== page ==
Got gas? Wondering how you can stop farting and leave those around you at peace? It’s no laughing matter. If you suffer from bad gas, it’s not only embarrassing, but can be quite uncomfortable as well.
Fortunately, there are ways to combat gas and stop farting quickly. What it really comes down to is learning the root cause of your farting and then looking at making a few changes to help you get past this.
Curious about the science behind gas? Check out this video to learn more about why flatulence occurs and to get some ideas on how to stop farting quickly.
So now that you know a bit more about what causes you to suffer from farting, let’s talk about controlling it. How can you combat farting for good?
1. Check Your Fiber Intake
The very first thing you’ll want to do is take a good look at your fiber intake. How much dietary fiber are you eating per day? While it’s great to get in a high fiber diet to help combat heart disease, control your cholesterol levels and decrease hunger between meals, eating too much of it can cause problems.
Not only will you likely experience gas, but you may be in for bloating and abdominal pain as well.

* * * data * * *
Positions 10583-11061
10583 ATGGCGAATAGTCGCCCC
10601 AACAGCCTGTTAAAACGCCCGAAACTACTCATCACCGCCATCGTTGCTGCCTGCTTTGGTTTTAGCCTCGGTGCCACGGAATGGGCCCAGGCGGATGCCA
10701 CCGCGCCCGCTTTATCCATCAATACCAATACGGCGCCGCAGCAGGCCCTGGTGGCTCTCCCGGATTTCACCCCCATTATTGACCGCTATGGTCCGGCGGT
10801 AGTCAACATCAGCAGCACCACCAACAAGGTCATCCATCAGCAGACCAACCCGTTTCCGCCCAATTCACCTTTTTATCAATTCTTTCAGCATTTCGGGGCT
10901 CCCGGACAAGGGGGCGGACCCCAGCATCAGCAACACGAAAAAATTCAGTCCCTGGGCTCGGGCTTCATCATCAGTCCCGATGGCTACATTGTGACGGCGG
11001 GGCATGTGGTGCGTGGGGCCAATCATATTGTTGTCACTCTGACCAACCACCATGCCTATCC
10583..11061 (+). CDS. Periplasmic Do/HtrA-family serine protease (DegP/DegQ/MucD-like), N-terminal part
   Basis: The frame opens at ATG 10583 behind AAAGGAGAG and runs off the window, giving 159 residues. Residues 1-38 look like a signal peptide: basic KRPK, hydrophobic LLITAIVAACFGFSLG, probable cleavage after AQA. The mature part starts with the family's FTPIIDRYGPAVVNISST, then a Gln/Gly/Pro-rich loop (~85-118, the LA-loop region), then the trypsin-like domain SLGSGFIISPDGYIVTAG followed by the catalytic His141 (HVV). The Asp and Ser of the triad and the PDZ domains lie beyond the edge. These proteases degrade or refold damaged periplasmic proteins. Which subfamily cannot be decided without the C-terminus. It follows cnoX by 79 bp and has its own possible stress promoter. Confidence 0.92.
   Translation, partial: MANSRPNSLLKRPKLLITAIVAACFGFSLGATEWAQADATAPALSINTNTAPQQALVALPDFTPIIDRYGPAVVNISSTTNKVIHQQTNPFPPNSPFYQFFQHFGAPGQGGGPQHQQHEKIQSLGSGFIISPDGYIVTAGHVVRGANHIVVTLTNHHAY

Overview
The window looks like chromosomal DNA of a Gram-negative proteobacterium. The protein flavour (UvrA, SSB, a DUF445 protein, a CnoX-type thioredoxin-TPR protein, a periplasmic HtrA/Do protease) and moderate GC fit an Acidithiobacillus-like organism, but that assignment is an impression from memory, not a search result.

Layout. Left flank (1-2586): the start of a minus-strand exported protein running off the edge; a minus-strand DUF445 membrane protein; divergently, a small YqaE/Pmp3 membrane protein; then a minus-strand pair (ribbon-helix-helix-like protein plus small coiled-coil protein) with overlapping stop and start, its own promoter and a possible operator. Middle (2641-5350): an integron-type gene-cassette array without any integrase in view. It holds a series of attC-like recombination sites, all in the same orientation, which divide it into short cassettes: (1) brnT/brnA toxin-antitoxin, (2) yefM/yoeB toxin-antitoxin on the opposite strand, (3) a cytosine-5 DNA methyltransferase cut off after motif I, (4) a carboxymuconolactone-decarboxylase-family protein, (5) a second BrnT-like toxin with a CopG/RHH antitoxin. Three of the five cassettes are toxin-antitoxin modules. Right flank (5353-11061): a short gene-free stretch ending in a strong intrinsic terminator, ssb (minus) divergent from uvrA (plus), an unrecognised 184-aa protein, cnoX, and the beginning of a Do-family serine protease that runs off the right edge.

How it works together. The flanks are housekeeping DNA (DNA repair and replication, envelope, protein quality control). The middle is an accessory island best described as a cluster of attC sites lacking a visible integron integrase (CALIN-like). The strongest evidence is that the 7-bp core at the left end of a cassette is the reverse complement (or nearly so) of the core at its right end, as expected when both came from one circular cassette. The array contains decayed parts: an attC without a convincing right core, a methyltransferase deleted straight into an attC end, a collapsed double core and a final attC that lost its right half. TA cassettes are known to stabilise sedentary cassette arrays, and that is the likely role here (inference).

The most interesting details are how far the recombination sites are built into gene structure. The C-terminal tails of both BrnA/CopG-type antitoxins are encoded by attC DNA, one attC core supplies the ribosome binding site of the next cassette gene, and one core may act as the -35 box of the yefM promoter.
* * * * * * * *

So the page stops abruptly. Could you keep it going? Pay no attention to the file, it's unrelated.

If you are currently eating a low fiber diet, work on increasing your fiber intake slowly. Add 5 grams or so per week, keeping it constant at that level. This will give your body time to adapt. Then once you’re used to that new higher level, add five more grams for another week.
You should aim to take in around 15 grams of fiber per 1000 calories, so for someone eating a 2000 calorie diet, 30 grams of fiber per day is a reasonable amount.
Also do keep in mind that most people will notice that soluble fiber tends to be more gas producing than insoluble fiber, so if you are eating a lot of those soluble fiber foods, this could be a big part of your program.
Soluble fiber is found in foods like beans, oats, bran buds, tofu, flax seeds, chickpeas, and psyllium husks.
Insoluble fiber on the other hand is more predominantly found in vegetables and fruits. While this doesn’t mean you should avoid soluble fiber entirely, do concentrate on cutting back if you are taking in too much.
2. Stop Chewing Gum
Next, think about how often you’re popping a stick of gum in your mouth. While gum is great for combating cravings and preventing you from eating, it can be very problematic when it comes to gas formation in the body.
When you chew gum, you are essentially sucking in more air than normal, which is what leads to a build-up in the body that is then converted in your body.
In addition to this, some of these sugar-free gums also contain sugar alcohols that for some people, can lead to gas formation.